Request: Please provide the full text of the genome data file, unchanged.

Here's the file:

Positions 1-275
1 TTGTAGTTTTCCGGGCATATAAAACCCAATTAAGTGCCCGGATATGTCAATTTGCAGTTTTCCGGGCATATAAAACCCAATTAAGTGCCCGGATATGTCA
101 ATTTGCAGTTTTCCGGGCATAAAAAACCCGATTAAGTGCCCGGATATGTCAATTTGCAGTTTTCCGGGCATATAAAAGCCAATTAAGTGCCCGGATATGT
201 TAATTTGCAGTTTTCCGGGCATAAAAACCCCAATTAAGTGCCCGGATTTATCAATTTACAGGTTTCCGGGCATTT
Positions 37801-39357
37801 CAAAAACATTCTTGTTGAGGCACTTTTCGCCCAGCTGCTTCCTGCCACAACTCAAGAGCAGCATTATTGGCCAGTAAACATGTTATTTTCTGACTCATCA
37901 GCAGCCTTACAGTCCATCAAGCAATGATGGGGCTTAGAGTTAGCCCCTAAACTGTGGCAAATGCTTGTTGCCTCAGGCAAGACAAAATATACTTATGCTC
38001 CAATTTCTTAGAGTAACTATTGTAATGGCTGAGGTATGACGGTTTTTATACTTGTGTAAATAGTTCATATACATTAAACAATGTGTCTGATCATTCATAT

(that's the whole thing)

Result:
Positions 1-275
1 TTGTAGTTTTCCGGGCATATAAAACCCAATTAAGTGCCCGGATATGTCAATTTGCAGTTTTCCGGGCATATAAAACCCAATTAAGTGCCCGGATATGTCA
101 ATTTGCAGTTTTCCGGGCATAAAAAACCCGATTAAGTGCCCGGATATGTCAATTTGCAGTTTTCCGGGCATATAAAAGCCAATTAAGTGCCCGGATATGT
201 TAATTTGCAGTTTTCCGGGCATAAAAACCCCAATTAAGTGCCCGGATTTATCAATTTACAGGTTTCCGGGCATTT
Positions 37801-39357
37801 CAAAAACATTCTTGTTGAGGCACTTTTCGCCCAGCTGCTTCCTGCCACAACTCAAGAGCAGCATTATTGGCCAGTAAACATGTTATTTTCTGACTCATCA
37901 GCAGCCTTACAGTCCATCAAGCAATGATGGGGCTTAGAGTTAGCCCCTAAACTGTGGCAAATGCTTGTTGCCTCAGGCAAGACAAAATATACTTATGCTC
38001 CAATTTCTTAGAGTAACTATTGTAATGGCTGAGGTATGACGGTTTTTATACTTGTGTAAATAGTTCATATACATTAAACAATGTGTCTGATCATTCATAT